We concatenate onto the end of output the data URI. So, it's data followed by a colon, the MIME type followed by a semicolon, base64 followed by a comma and then we pass the data to base64 in code built-in PHP function that encodes it as base64. The loop then writes the data URI for the current files of the output file followed by two line breaks.
The else block adds the current file name to the error's array if it's not one of the acceptable MIME types and when the loop comes to an end, we close the output file and the function displays processing complete. If there are any errors, the errors array is displayed as a comma separated string and that completes the function definition. So, let's test this. So, it's images2URI.
Then we need an array. I'm going to have the first two images here, france.gif and germany.png. They're both in the images folder, so we need to add that to our path. And then I'm going to have the output file. I'll call that data_uris.txt. Then we'll just save that and run this script by loading the file into a browser, processing complete.
Let's go back to the editing program and there is data_uris.txt that has been created. If we just open that, there at the top france.gif followed by the string of plus signs and then we've got the data URI. Now, it looks as though there are line breaks in there but if you look at the line number in the gutter here, it's actually all on one line and everything needs to be on one line, no line breaks to be able to embed it into CSS and I think you can probably understand now why I've added this identification here because there's absolutely no way that you'd be able to understand from the data URI what the image contains.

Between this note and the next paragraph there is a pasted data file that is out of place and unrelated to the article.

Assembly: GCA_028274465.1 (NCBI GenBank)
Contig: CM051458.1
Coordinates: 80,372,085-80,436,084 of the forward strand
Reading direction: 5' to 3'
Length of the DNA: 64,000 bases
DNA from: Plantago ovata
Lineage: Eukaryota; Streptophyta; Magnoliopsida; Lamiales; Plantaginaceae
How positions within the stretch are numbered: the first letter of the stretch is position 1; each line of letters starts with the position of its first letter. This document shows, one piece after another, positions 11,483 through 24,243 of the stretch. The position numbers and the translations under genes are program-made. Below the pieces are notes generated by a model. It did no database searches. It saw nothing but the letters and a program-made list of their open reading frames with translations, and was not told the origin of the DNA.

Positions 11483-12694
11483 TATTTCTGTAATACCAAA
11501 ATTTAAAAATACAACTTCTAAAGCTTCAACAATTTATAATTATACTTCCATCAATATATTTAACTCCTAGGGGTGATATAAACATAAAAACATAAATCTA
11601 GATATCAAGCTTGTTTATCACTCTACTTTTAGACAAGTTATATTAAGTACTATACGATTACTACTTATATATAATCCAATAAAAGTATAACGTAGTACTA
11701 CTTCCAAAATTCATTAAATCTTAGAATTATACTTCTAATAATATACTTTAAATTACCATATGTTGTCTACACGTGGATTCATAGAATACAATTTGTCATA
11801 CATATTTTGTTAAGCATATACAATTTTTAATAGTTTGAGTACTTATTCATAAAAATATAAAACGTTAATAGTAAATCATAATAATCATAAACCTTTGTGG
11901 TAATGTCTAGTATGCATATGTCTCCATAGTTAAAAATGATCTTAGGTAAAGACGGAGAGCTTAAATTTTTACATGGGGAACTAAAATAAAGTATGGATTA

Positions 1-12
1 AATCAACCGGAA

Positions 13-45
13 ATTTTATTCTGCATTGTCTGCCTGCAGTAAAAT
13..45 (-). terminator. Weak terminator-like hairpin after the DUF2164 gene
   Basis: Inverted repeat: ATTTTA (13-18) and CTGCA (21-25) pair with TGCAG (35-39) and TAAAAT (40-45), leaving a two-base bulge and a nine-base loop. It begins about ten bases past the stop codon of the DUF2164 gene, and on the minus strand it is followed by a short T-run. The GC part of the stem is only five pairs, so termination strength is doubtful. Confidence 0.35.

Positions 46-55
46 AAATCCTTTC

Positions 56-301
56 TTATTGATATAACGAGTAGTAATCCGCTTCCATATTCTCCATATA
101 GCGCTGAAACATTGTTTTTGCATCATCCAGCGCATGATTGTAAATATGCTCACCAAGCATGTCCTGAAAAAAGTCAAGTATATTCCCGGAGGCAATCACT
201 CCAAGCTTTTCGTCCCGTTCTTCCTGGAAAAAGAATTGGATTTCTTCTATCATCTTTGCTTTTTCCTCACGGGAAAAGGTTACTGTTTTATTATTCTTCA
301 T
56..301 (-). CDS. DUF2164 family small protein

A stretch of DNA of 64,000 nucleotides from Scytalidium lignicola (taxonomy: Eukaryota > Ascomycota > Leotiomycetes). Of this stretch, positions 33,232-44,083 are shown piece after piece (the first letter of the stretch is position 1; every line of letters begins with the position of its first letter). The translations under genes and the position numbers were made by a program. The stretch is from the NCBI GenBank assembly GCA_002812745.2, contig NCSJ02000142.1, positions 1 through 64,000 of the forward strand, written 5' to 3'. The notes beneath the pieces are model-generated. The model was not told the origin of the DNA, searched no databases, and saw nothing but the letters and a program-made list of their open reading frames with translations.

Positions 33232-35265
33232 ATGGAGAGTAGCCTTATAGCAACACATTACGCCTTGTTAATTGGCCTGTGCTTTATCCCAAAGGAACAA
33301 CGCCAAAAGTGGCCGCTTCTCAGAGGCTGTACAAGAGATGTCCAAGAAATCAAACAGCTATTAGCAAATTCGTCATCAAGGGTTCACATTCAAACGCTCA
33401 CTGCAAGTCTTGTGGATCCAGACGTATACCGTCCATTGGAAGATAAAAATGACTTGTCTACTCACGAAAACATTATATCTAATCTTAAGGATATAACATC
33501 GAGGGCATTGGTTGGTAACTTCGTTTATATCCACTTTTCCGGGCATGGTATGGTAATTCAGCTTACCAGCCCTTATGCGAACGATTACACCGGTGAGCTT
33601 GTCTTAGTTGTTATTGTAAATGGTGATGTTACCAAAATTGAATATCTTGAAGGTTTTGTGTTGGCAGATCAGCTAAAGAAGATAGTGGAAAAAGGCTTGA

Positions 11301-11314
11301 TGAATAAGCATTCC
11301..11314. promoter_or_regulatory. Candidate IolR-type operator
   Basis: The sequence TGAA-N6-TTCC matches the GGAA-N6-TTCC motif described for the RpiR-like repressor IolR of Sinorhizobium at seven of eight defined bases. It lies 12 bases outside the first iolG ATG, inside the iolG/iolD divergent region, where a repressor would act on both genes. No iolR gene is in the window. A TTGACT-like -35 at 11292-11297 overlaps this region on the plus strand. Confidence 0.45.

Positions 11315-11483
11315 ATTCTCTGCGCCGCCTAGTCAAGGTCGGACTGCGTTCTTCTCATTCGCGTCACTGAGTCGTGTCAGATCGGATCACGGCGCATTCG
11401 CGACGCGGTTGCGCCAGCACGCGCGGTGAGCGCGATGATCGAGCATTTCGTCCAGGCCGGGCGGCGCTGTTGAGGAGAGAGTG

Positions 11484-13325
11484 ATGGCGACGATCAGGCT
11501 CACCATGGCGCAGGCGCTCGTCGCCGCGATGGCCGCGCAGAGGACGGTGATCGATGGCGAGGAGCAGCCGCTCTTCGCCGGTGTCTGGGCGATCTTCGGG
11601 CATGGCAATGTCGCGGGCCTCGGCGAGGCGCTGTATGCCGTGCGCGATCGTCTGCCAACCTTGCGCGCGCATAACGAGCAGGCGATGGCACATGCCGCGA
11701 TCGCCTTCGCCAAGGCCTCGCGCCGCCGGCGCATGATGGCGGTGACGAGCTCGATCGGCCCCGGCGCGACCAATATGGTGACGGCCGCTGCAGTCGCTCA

So, if I just click to the side there and scroll down to select and we need to make sure we get everything right at the end. Just copy that to my clipboard, then go to the style sheet and here instead of images/france.gif, we'll just delete that, it goes inside this URL function. We need a pair of quotes and then just paste everything in there. It's very long but it will work.
Just save that and if we go back to the browser, add our data URIs, refresh the page and there is that france.gif now being displayed using the data URI, so there's absolutely no difference whatsoever but the big difference is that it no longer requires a separate request to the server. It's now embedded in the style sheet. So, if I were to convert the other images to data URIs and add them to the style sheet, instead of having five requests to the server, we'd have just the one.
So, this can be really useful in reducing the load on your server but the technique is best used only for smaller images such as icons because the browser needs to pass the whole style sheet before it can render the page but it's certainly a lot easier than loading icons as a CSS sprite than having to work out the background position of each one and now you've got a useful utility function to batch process gifs, JPEGs and PNGs to data URIs. If you're wondering why I haven't included SVG among the acceptable types of images, it's because encoding SVG as base64 results in much bigger files.
You need a different approach for SVG data URIs and we'll look at that in the next edition of PHP Tips and Tricks. Until then, this is David Powers thanking you for watching.